I have found this approach to be synchronistic with my exploration of "Identity" through language. Through this process, I have found a home in "abstract poetry" — that is, poetry that doesn't rely on narrative so much as my desire that it be the reader's subjectivity to complete the poem. It is also an approach that I consider consistent with my unease with the English language which, in turn, makes me avoid having to concoct a narrative before I can begin to write the poem. I write the poem only to offer a means for generating an emotional relationship between the poem and its reader. And I do not wish to supplant the role of the Poem's reader by being the one to identify the basis (the narrative’s story or idea) — and, thus, constrain the possibilities — of that relationship. (Similarly, the abstract painter need not identify the brush stroke for the viewer, leaving it to the viewer’s eye to imagine a tree, a shoreline, a human being or other images -- if any -- from the brushstroke.)

What does this have to do with being Filipina American? I was born in 1960 and immigrated to the United States in 1970. There is first the obvious effect of becoming part of the Philippine diaspora. Had I remained in the Philippines, the influence on my poetics would have been different — certainly I don't believe that I would have been unaffected by Ferdinand Marcos' Martial Law regime. Like many Filipino poets, I might have ended up writing overtly political narrative poetry; I even might have stopped writing in English altogether to write in one of the Philippines' many dialects in order to protest (by avoiding English) the imperialism that many Filipinos thought continued with the American support enjoyed by Marcos during most of his tenure. In leaving the Philippines and being raised "Americanized," my poetry came to be influenced primarily by the visual arts, itself a catalytic inspiration for modernist American poetry.

Initially, my poetry was influenced significantly by abstract expressionism. I feel I found a home in the form of the prose poem because the avoidance of line breaks facilitate my feeling of "painting" (versus "writing") the poem with lush brush strokes laden with gesture. I write "abstractly" because I wish my poem's reader to follow the painterly gesture through emotional resonance, uninterrupted by "thinking" over meaning. Nevertheless, when I also began to "plaigarize" I didn’t think this avoided the presence of my own "I." Perhaps the use of others’s texts actually requires more from me because I have to make sure the (final draft of the) poem transcends the plaigarism.

I also consider “abstract” poems to be synchronistic with how I reconcile myself to the history of English as a tool for colonizing the Philippines. On June 12, 1898, the Philippines declared its independence from Spain, its colonial master of nearly 350 years. However, on December 10, 1898, the United States signed the Treaty of Paris with Spain through which it purchased the Philippines for $20 million and, thus, became the Philippines' new colonial master. The Philippines protested against American intervention through a bloody war that's been called the United States' "First Vietnam" as about 30,000 American soldiers but over one million Filipinos died. After their military victory, the United States also won on the cultural and linguistic terrain in their colonizing efforts. In 1901, the United States transport ship, "Thomas," arrived in Manila Bay carrying 500 young American teachers. The English they spoke spread across the Philippines, becoming the preferred language for education, administration, commerce and daily living -- thus the reference among Filipinos to English as a "borrowed tongue," though "enforced" tongue is more accurate.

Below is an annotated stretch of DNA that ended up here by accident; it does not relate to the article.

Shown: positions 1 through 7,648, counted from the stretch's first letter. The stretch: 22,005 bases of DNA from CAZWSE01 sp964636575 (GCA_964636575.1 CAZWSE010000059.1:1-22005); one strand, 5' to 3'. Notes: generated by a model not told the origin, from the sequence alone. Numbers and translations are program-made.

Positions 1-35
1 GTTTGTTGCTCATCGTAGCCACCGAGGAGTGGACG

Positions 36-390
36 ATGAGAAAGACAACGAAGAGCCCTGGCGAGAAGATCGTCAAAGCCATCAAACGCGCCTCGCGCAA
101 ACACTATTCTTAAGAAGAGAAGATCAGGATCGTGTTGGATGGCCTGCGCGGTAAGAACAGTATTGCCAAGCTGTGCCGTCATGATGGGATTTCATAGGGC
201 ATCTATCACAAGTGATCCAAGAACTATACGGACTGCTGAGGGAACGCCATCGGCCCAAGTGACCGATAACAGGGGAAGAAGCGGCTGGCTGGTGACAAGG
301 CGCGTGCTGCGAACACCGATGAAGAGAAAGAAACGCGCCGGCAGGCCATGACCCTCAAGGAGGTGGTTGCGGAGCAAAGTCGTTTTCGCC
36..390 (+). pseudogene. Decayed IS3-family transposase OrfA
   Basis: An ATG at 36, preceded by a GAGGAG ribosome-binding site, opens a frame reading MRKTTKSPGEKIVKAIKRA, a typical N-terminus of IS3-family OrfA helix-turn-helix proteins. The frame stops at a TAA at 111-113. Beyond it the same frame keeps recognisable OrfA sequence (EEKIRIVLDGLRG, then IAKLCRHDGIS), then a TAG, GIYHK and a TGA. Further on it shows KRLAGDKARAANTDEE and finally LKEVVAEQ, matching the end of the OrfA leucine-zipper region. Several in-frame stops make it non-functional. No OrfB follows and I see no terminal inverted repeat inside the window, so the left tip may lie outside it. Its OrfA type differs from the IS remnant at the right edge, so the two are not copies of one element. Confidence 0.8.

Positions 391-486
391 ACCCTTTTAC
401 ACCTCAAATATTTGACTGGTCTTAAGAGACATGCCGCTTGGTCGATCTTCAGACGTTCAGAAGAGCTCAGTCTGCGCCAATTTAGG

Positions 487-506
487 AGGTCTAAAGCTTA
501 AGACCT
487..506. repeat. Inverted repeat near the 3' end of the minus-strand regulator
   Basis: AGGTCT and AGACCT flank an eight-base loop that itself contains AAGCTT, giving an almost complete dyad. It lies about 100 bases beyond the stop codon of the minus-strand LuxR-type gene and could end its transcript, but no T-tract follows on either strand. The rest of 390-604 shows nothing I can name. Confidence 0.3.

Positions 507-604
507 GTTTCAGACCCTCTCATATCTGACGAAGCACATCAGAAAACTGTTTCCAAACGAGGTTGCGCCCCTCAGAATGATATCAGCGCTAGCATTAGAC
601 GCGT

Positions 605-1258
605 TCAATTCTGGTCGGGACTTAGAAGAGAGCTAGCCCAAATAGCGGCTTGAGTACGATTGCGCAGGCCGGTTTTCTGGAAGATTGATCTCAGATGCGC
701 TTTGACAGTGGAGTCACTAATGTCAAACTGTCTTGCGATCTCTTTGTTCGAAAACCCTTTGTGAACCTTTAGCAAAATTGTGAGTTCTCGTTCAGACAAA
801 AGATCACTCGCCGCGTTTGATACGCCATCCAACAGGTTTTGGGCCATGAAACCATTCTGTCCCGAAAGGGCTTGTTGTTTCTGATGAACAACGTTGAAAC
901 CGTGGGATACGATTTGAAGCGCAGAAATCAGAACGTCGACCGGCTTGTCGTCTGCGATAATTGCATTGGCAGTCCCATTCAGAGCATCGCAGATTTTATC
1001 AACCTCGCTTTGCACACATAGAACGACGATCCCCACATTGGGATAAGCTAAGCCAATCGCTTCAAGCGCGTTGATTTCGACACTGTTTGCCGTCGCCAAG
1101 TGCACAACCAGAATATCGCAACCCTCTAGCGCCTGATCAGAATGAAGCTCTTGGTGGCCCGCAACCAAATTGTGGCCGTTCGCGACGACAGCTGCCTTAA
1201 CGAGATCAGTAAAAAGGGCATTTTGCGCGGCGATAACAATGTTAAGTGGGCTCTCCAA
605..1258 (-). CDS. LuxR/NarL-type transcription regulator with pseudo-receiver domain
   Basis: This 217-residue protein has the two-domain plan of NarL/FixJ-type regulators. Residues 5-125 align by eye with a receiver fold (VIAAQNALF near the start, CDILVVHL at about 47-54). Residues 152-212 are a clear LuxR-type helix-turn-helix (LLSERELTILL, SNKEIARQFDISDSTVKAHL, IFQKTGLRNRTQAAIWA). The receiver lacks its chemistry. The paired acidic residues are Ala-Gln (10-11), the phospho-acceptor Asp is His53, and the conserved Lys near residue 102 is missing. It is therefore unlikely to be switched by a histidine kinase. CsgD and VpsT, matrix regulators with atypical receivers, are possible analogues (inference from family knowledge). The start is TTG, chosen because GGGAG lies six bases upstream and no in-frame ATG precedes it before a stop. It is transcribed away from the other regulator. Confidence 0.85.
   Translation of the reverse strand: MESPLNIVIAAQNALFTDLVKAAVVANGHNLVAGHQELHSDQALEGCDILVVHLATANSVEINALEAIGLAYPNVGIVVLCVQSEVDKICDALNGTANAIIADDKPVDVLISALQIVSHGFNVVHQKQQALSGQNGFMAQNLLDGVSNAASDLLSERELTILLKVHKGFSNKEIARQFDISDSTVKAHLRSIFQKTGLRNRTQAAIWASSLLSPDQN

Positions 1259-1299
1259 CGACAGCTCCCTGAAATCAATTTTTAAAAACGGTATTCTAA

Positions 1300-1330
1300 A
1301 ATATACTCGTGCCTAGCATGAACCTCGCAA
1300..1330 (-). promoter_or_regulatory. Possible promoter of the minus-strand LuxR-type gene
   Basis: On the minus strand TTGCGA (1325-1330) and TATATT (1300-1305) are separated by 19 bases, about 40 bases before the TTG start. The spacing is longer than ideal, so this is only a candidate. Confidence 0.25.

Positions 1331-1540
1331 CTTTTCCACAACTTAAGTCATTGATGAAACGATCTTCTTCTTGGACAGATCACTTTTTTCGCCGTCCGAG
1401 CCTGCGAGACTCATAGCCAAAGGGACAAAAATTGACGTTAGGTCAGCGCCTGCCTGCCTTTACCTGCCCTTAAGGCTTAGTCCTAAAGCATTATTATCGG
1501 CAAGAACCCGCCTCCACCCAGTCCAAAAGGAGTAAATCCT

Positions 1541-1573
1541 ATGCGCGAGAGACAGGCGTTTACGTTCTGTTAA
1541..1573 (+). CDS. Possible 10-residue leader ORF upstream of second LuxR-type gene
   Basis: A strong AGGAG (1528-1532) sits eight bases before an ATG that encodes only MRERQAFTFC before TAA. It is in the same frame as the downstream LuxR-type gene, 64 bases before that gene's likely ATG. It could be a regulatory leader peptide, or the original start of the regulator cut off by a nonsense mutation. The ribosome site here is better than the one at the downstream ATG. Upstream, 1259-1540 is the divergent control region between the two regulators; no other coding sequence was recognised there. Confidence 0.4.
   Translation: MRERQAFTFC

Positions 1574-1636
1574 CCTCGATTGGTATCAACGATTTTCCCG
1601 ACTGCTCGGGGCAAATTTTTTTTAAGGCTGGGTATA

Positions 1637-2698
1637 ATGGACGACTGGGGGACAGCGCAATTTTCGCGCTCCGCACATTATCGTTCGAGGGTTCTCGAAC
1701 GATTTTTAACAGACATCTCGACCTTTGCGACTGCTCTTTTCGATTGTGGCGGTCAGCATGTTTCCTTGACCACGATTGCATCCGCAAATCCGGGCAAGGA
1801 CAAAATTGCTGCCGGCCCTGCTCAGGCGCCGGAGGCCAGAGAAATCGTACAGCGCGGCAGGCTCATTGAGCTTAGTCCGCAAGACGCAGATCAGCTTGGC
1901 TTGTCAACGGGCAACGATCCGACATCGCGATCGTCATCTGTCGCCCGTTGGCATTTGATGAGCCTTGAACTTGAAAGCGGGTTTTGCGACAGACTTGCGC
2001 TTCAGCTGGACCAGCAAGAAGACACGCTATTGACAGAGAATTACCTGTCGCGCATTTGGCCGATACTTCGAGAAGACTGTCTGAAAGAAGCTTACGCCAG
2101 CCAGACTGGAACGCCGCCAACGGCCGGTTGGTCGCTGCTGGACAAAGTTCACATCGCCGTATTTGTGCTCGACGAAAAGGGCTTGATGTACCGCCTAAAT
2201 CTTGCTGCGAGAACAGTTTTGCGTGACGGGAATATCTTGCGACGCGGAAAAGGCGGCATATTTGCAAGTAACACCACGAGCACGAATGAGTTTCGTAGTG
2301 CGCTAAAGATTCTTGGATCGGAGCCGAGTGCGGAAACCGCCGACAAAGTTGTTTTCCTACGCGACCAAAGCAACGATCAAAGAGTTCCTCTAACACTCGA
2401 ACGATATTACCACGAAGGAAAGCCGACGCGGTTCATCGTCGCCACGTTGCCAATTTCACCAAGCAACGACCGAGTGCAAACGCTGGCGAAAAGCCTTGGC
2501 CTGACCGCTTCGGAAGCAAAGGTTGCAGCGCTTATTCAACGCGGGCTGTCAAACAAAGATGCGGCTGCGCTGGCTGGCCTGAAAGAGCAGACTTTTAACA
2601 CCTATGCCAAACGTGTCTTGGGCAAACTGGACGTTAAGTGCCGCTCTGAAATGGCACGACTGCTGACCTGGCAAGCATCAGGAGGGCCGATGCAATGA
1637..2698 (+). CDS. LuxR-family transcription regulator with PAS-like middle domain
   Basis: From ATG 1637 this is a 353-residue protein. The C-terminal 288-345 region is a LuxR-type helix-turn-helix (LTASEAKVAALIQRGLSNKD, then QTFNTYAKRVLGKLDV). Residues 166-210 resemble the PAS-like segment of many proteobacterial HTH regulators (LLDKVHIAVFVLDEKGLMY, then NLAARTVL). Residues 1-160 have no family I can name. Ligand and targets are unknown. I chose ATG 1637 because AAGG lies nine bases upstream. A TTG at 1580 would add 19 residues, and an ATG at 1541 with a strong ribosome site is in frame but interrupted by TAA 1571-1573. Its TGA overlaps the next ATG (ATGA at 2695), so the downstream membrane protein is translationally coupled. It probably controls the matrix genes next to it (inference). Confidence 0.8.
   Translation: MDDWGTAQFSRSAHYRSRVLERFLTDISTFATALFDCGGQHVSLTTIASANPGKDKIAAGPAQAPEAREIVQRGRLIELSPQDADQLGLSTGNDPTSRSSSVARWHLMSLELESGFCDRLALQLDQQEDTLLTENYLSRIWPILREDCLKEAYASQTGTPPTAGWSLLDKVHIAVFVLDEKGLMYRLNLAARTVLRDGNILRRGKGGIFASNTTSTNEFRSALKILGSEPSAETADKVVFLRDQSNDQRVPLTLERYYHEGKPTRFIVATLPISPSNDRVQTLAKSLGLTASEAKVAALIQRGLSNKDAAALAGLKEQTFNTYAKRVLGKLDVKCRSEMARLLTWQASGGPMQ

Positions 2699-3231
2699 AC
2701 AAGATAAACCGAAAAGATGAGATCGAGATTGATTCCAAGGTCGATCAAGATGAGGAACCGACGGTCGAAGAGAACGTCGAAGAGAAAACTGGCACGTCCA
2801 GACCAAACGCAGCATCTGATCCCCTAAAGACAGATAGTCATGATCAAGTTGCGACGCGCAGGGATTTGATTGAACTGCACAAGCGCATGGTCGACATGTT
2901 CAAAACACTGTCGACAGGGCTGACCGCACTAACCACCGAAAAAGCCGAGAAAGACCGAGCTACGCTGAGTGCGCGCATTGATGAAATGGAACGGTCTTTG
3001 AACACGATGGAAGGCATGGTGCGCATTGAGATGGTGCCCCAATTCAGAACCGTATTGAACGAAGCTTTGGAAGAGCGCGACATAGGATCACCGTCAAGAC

My awareness of English as a tool for American imperialism bolsters my poetic approach towards abstraction as a way to transcend poetically — or subvert politically — (the dictionary definitions of) English. In writing poetry, I am not simply playing with language as material — there is a political component to my work, though that may not be evident to readers who focus on the narrative content of my poems versus their “abstract” forms.

Certainly, it also seems to me that certain words are beautiful outside their meaning, like azure or jasmine or cobalt. For me, this is also the place of abstract poetry, in addition to what's happening in that space between words, lines, sentences and paragraphs. Of course, others may disagree with how I consider other words beautiful — words like centrifuge, polychrome and lothario. But it is this same subjectivity that makes interesting the response to Art, whether it's a poem or a painting; the artist Agnes Martin once said, "The response to art is the real art field."

As someone swimming in the Philippine diaspora, I realize that my personal history as a poet ranges from ancient Greek sculptors to 19th century French painters to 20th century American artists and contemporary poets who fragment text. And, it is also informed by the Philippines whose troubled history teaches me passion, compassion, hope, of hopes thwarted, perseverance, of human frailty, humor, irony, humility, pride — influences that well up during the writing process to stain the surface of my poems with shades ranging from the lightness of watercolor to the heaviness of oil. Specifically, because my people’s history teaches me hope and compassion, I wish to continue reaching out to the reader to develop a relationship: ultimately, this means my overriding goal above all else through writing poetry is Beauty. Because my goal is beauty, it also means that (unlike other poets who are interested in fragmenting text) I don’t believe in the impossibility of communication. Simply, what I wish to show through poetry is how the definition of Beauty includes the Rapture that comes from Rupture.